Caribou: Swim

Dan Snaith kicked off his career 10 years ago with soothingly downbeat electronica—the kind of stuff that got labeled as IDM when IDM still seemed like a useful label—but then voyaged far and wide, putting out albums of maximalist psychedelia (Up In Flames), brittle kraut (The Milk Of Human Kindness) and summer-y ’60s pop (Andorra). Each time, bleeps and bloops made appearances but seemed beside the point: Caribou is more about ecstatic synthesis than synthetics.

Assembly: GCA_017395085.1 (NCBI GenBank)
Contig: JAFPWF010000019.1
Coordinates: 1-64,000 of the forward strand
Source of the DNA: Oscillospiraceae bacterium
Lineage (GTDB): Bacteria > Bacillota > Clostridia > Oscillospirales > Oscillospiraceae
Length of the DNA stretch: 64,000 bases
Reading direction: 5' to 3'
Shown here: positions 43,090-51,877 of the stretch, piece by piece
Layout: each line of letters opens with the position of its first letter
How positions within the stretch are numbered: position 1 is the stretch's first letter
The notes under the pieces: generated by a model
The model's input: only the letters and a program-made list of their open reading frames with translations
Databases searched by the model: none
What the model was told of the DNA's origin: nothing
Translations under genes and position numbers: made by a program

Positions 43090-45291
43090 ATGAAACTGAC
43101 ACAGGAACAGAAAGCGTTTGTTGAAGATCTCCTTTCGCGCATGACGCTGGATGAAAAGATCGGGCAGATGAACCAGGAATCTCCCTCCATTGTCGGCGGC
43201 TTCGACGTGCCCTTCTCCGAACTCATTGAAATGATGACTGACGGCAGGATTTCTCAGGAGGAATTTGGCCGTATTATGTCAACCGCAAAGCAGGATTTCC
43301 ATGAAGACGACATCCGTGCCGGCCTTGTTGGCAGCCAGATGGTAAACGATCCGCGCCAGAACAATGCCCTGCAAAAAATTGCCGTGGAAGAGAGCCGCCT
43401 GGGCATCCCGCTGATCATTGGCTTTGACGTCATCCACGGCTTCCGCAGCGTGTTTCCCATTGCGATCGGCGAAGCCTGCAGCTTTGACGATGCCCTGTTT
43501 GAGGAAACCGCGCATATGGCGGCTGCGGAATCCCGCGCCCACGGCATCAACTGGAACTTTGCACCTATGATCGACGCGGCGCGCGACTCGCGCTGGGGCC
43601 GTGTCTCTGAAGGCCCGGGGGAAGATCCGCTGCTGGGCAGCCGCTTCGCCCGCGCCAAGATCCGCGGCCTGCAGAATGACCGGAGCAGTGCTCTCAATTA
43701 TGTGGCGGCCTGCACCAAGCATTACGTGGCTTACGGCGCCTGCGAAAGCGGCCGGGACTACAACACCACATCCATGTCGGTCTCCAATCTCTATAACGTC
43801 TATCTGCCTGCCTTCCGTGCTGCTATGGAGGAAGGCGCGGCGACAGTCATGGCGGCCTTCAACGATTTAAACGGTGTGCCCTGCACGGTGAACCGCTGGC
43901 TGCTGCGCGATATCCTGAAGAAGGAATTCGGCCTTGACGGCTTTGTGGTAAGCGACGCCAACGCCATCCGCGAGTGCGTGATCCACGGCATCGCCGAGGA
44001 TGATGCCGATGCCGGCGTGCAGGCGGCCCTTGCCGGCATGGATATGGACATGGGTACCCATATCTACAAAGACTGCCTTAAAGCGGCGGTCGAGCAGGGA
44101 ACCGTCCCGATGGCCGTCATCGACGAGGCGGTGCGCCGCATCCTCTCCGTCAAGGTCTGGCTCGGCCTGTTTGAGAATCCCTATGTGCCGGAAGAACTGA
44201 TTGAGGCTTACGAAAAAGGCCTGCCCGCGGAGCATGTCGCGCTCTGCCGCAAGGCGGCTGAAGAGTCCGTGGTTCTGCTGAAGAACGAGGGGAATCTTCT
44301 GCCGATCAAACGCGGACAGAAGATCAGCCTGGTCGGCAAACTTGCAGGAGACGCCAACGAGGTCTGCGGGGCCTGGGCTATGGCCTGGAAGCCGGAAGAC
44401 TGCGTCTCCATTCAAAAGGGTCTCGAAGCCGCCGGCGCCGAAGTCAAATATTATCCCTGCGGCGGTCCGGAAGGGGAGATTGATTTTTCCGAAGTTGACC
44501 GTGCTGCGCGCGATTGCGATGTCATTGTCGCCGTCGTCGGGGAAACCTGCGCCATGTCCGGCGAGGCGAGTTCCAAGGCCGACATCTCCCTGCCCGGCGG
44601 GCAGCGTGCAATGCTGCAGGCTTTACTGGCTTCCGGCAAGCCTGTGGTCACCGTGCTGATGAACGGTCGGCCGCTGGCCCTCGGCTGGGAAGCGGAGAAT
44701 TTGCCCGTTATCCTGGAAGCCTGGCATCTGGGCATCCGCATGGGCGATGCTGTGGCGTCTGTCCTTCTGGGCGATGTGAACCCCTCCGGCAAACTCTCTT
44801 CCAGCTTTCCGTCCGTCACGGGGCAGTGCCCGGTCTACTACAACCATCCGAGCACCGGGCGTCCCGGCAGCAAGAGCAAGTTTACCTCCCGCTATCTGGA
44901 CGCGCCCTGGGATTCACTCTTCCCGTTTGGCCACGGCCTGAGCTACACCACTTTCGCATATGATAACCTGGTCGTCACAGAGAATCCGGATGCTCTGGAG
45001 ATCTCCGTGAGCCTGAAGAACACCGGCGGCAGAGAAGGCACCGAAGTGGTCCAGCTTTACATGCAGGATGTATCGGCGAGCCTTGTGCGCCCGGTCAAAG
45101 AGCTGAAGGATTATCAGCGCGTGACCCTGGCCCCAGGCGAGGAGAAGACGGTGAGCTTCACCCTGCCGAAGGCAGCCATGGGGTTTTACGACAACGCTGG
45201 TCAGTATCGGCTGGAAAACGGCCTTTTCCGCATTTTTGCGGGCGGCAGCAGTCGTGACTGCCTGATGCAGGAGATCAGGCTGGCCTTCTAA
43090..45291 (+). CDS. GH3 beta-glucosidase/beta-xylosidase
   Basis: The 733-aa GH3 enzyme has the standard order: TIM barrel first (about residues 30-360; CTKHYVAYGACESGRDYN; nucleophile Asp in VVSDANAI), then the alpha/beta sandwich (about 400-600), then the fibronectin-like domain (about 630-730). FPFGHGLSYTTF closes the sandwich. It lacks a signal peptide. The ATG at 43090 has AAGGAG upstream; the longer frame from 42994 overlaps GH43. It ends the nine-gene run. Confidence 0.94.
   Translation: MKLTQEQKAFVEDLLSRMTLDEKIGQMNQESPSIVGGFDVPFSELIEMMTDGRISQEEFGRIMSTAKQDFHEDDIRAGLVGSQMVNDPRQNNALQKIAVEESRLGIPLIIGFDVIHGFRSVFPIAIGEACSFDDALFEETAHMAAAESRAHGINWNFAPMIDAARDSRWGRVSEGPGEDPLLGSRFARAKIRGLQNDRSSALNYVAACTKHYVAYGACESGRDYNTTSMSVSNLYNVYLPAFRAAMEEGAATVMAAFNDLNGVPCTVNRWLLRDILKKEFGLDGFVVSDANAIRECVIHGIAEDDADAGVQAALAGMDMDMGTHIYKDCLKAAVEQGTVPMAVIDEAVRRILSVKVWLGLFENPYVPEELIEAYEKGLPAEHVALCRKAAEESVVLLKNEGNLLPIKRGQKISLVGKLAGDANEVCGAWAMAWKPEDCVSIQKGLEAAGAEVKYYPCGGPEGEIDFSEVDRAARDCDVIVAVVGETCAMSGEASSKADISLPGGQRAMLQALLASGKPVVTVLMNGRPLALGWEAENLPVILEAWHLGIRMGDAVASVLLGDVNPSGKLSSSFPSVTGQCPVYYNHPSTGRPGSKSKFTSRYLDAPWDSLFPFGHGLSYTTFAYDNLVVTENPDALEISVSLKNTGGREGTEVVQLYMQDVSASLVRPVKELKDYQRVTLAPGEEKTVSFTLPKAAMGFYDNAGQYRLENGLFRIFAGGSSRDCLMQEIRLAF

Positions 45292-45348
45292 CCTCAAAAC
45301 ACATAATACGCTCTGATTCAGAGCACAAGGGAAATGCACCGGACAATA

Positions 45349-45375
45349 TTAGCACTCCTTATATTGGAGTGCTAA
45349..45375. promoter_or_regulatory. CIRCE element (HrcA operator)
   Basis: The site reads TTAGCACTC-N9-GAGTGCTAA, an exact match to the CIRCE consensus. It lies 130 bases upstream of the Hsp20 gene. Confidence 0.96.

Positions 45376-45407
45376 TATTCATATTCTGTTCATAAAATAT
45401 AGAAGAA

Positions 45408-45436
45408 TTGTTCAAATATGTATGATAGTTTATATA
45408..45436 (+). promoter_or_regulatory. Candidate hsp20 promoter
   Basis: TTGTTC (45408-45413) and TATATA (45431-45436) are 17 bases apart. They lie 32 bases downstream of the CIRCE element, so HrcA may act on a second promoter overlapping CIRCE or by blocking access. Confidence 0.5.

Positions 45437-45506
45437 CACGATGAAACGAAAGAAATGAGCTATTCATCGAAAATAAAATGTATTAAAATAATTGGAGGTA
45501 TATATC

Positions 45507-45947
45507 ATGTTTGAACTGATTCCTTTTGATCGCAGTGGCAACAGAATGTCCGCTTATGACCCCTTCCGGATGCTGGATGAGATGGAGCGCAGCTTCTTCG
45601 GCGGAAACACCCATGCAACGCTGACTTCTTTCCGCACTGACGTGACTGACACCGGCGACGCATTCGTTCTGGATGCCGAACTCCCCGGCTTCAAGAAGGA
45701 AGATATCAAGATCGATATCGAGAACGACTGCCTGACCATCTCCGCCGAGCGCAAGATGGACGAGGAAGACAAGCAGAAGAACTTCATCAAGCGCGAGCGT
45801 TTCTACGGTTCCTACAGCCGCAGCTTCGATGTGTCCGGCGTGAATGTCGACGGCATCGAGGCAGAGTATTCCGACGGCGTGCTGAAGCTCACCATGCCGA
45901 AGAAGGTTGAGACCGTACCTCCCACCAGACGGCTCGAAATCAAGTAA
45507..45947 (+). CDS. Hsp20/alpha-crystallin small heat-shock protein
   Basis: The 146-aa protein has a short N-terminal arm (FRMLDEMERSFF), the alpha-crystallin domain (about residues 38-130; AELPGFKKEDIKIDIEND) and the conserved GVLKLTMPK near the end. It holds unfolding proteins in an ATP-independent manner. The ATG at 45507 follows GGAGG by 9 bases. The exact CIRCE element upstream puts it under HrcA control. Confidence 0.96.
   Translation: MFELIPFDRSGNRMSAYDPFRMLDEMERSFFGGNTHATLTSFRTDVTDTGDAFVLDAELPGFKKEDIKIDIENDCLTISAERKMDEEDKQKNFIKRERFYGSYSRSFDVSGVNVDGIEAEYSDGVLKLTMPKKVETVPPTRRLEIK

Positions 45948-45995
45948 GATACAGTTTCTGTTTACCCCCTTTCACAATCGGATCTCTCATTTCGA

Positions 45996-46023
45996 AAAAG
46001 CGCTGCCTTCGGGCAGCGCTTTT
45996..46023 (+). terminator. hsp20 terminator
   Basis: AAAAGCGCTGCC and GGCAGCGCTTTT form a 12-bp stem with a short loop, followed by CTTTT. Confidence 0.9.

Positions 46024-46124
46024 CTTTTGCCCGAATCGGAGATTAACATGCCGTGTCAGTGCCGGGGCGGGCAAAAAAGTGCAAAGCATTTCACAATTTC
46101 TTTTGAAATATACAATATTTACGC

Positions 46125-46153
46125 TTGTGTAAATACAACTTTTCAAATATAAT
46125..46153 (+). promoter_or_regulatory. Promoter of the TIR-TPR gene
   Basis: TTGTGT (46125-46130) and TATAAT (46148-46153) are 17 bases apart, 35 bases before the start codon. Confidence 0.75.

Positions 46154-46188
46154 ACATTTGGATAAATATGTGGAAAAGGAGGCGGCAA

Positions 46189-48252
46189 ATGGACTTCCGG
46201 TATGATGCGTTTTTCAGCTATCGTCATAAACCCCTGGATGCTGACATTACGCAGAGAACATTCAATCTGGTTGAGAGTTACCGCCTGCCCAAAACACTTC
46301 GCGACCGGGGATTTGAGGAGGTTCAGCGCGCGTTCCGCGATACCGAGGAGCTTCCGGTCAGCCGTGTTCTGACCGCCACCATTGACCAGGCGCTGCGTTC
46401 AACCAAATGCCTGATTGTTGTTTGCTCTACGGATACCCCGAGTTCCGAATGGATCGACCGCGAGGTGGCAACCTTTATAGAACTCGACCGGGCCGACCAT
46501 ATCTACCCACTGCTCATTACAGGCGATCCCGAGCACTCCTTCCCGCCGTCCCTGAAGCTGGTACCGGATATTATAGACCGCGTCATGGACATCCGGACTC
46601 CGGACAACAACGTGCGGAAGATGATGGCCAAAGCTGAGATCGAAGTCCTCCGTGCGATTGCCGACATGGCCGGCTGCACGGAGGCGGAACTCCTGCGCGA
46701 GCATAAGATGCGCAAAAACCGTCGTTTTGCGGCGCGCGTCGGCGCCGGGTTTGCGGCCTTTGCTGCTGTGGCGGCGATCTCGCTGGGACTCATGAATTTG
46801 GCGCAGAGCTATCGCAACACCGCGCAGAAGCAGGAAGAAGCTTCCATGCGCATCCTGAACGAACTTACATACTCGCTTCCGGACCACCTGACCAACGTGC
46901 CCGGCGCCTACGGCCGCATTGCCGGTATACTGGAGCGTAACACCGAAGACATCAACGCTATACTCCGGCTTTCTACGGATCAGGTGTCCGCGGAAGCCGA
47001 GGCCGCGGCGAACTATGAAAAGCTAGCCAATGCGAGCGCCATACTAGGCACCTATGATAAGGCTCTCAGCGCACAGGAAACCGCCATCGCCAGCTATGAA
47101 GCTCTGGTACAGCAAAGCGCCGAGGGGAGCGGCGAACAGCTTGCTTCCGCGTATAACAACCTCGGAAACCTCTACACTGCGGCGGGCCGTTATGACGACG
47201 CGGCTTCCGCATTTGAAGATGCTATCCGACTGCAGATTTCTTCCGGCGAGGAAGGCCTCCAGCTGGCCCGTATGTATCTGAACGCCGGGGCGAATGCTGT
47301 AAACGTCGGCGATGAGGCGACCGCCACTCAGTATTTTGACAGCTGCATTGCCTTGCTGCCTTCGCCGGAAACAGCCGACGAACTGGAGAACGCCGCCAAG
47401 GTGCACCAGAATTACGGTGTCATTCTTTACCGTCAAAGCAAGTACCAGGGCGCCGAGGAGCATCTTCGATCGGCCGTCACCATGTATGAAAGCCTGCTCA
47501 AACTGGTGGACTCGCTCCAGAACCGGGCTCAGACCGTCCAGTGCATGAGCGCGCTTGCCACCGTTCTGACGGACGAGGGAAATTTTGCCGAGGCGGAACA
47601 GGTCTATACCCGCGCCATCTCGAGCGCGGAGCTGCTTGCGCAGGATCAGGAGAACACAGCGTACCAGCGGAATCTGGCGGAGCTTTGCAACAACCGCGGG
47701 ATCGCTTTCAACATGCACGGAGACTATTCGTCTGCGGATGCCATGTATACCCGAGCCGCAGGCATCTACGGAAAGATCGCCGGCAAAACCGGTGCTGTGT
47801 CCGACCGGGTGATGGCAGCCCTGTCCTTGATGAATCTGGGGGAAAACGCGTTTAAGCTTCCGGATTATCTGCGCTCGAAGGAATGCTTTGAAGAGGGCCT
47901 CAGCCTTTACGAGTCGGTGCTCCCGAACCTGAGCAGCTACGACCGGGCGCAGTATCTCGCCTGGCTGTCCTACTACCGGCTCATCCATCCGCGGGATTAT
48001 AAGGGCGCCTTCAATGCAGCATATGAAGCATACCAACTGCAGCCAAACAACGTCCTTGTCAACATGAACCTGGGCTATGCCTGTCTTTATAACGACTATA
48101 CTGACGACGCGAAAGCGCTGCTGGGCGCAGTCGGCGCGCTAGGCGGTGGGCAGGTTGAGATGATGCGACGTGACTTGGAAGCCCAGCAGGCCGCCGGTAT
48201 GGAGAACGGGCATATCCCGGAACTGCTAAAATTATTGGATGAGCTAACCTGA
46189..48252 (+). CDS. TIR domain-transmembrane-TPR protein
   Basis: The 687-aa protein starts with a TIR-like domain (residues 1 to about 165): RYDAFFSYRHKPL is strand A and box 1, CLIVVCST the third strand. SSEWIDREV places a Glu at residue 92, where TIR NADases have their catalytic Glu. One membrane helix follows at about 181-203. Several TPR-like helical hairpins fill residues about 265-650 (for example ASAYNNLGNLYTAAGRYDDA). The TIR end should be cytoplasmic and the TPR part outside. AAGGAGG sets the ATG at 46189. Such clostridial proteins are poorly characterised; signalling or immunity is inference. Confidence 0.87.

Swim finds Snaith diving back into pure sequencing, but the result is his strangest and gutsiest work yet. At first it sounds cold, filled with hissing breakbeats, inky negative space, hard turns, and false endings. But Swim quickly reveals itself as finely textured and melodically generous. The zombie-eyed funk of the opener “Odessa” and the itchy Michael Jackson strut of “Leave House” deliver bona fide pop hooks. “Hannibal,” with its toy-box loops and sinister classical horns, resembles Aphex Twin—before it melts after its midpoint for two minutes of Snaith’s sighed lyrics. Weirdest of all is “Sun,” an unfiltered dose of jungle-house about three steps removed from “Sandstorm.” It’s fitting that Snaith occasionally drops arty pretense in favor of kinetic payoff: His music is generous, so it was only a matter of time before he returned to electronica, the most luxurious genre of all.

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